Starting the 174-lap race were Siffert (917), Amon (512S.), Elford (917), Giunti (512S), Rodriguez (917), Surtees (512S), Neuhaus (917), and Herrmann (917), so quite a battle was expected during the opening phase of the race. For the first half a dozen pairs the start was rather poorly given, for the remainder it was a shambles, but everyone got under way, and as the solid pack of big sports cars thundered away towards the Curva Grande it made Grand Prix racing seem a bit tame. There was little need to look to see who was leading out of the Parabolica for the vast concrete grandstand nearly shook with the noise of the crowd. It was Giunti leading with the open Ferrari, hotly pursued by Rodriguez, Siffert, Elford, Anion and Surtees and this bunch of fearsome 5-litre sports cars was more than enough. Herrmann was following the star runners, and right in his slipstream was Pescarolo with his Matra 650, leading all the 3-litre Prototypes and sonic of the 5-litres as well. After only three laps the leaders were lapping the Porsche 911 GT cars at the tail of the field and “travelling chicanes” were being spread all round the circuit to keep the top drivers right on their toes. After five laps Giunti’s glory was over, for Rodriguez took the lead and then Siffert moved up into second place, and the blue and orange Gulf-Porsches now looked as if they were going to dominate the race, but there was a lot of traffic about and the four leading cars indulged in some real cut-and-thrust minor racing in and out of the slower cars. By lap 8 there was a complete reshuffle and the order was Siffert, Giunti, Elford, Rodriguez, and on lap 10 Elford was up in second place. These four had left everyone else behind, even the two professionals Amon and Surtees, who were running in fifth and sixth places. Pescarolo was holding a valiant eighth place, ahead of the Parkes/ Muller Ferrari 512S, Which was just ahead of “Galli” in the first Alfa Romeo, who was followed by Brabham in the second Matra 650. On lap 11 as Siffert rounded the Lesmo corners he had to brake hard to dodge a slower car, and the blue and orange 917 spun and hit the kerb with the right rear wheel. This broke the bottom wishbone and the neighbouring chassis tubes, and while Elford, Giunti and Rodriguez roared on, poor Siffert had to limp slowly back to the pits, where the JW mechanics set to work replacing the wishbone and bolting in replacement chassis tubes. Elford now began to use the superior torque of the 5-litre Porsche to pull away from Giunti and Rodriguez, and in and out of the traffic he was lapping at just under 1 min. 30-sec. At 20 laps the 5-litre Porsche had some eight r seconds lead over Rodriguez in the 4 ½-litre, who was just ahead of Giunti. Already dropping back, Amon was leading Surtees, both running steadily and strongly, leaving Giunti to play the rabbit role. As Elford finished his 27th lap, Siffert rejoined the race with his repaired Porsche, 16 laps in arrears, and as Elford finished his 33rd lap he drew into the pits for his first refuelling, while Giunti also brought the leading Ferrari in. This let Rodriguez into the lead briefly, for he refuelled on lap 35, and as Amon came in on the same lap it actually left Surtees in the lead of the race, but only briefly, for he, too, came in for fuel. All the pit-stops were done without trouble and while Elford continued to drive the big Porsche, and Rodriguez continued to drive the Gulf-Porsche, Giunti handed over to Vaccarella, Amon to Merzario and Surtees to Schetty, and when things settled down the order was: Elford (917), Rodriguez (917), Vaccarella (512S), Schetty (512S), and Merzario (512S), with Herrmann still following and the Matra of Pescarolo, now driven by Servoz-Gavin, still leading the Prototypes. The 3-litres went 10 laps longer than the 5-litres before needing to refuel, and during this difference the Matra moved up into fourth place overall, but it was only temporary.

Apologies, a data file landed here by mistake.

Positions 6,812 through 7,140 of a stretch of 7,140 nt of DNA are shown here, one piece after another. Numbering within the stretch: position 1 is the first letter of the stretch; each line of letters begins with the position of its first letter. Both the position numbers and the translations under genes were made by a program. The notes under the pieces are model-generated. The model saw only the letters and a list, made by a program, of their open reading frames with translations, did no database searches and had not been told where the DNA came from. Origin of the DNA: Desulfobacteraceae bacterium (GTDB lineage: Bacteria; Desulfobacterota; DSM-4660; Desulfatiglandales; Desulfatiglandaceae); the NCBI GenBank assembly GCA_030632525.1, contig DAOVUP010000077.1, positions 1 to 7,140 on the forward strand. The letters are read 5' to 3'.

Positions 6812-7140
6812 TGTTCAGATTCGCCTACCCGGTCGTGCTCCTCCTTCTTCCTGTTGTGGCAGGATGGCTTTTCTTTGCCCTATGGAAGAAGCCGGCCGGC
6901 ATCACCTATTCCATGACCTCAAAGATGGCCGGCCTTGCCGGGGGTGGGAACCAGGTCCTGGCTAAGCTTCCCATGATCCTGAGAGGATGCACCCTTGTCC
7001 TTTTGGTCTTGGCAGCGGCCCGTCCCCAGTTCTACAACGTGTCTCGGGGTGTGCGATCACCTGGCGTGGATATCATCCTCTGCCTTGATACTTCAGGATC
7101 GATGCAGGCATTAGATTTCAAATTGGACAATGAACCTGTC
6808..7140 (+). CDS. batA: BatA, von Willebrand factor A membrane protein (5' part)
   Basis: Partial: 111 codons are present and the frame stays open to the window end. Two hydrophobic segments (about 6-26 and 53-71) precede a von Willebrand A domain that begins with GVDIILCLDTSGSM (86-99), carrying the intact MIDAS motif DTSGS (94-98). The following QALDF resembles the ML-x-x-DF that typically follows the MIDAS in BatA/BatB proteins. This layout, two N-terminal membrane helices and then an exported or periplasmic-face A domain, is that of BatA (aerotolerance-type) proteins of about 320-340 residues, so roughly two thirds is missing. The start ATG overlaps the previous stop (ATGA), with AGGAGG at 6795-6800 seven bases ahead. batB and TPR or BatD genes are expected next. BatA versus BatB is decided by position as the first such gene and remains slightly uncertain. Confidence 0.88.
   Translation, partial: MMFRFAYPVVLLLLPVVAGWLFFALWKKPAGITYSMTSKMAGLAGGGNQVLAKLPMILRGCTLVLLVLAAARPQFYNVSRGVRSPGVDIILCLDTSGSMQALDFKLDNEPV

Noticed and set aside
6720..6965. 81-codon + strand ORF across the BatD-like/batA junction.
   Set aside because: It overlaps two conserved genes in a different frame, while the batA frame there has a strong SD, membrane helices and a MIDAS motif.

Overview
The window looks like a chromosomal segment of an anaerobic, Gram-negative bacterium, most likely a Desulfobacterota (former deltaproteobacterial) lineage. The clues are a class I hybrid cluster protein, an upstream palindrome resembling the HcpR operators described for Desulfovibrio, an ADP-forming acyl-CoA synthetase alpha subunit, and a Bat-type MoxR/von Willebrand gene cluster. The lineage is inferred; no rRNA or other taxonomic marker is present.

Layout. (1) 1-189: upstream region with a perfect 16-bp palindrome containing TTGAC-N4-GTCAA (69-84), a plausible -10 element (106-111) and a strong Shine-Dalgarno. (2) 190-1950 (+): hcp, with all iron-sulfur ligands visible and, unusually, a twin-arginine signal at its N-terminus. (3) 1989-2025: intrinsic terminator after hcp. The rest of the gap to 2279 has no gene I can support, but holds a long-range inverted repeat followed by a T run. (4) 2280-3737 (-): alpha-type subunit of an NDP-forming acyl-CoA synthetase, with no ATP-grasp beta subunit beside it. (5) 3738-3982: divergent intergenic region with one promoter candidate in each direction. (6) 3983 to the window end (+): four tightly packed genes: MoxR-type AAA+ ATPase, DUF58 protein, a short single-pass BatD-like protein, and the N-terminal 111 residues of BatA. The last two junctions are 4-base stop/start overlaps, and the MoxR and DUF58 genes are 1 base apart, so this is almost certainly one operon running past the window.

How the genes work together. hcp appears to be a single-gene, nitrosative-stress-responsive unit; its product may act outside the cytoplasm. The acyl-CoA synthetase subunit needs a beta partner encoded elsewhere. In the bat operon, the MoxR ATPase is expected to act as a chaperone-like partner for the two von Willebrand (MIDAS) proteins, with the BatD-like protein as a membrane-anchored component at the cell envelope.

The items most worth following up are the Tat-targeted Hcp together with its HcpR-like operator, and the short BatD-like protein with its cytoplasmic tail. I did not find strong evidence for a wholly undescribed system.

By 50 laps there was less than a second separating the two Porsches and it looked as though a deadlock had been reached, and they were not far off lapping the third of the works Ferraris. The pace was now fantastically fast, and on lap 62 Elford set up a new lap record in 1 min. 24.8 sec.-244.103 k.p.h., approximately 151 ½ m.p.h., nearly half a second faster than the Formula One lap record set up last September by Beltoise in that memorable Italian GP. This effort gave Elford a slight but positive lead over Rodriguez and on lap 65 he shot into the pits for his second refuelling stop and handed over to Ahrens. Before the 5-litre Porsche rejoined the race, Rodriguez and Vaccarella had gone by so Ahrens was in third place but he knew the others were due to stop. Then Schetty and Merzario stopped to refuel, and while they were in the pits Vaccarella was also called in and the Ferrari mechanics were worked overtime with all three cars in together. In something of a flap they refuelled all three cars and changed drivers and all got safely back into the race, behind the Elford/Ahrens Porsche, which was behind Rodriguez, who had yet to make his second stop. This he did at the end of lap 71, while Ahrens was leaving the Lesmo corners, and as the white 5-litre 917 appeared out of the Parabolica the Gulf-Porsche shot out of the pits and back into the race, still in first place, now with Kinnunen driving. While all this was happening the blue and white Salzburg Porsche 917 had refuelled and Attwood had taken over, but he did not get far for the engine had already broken its valve-gear and that was that, this mishap letting the Pescarolo Matra 650 into a solid sixth place ahead of the second French car, now driven by Beltoise. Well down the field but going strongly was the second Gulf-Porsche of Siffert/Redman, but they had a lot of lost ground to regain. After the Salzburg Porsche had stopped the Piper/Adamowicz Porsche 917 was in trouble with gear selection and eventually withdrew, but all five Ferraris were still running strongly. Although Kinnunen was going well in the leading Gulf-Porsche, it was not good enough, for Ahrens was making full use of the extra half a litre in the white Salzburg car and was hauling in the leading car, passing it on lap 82.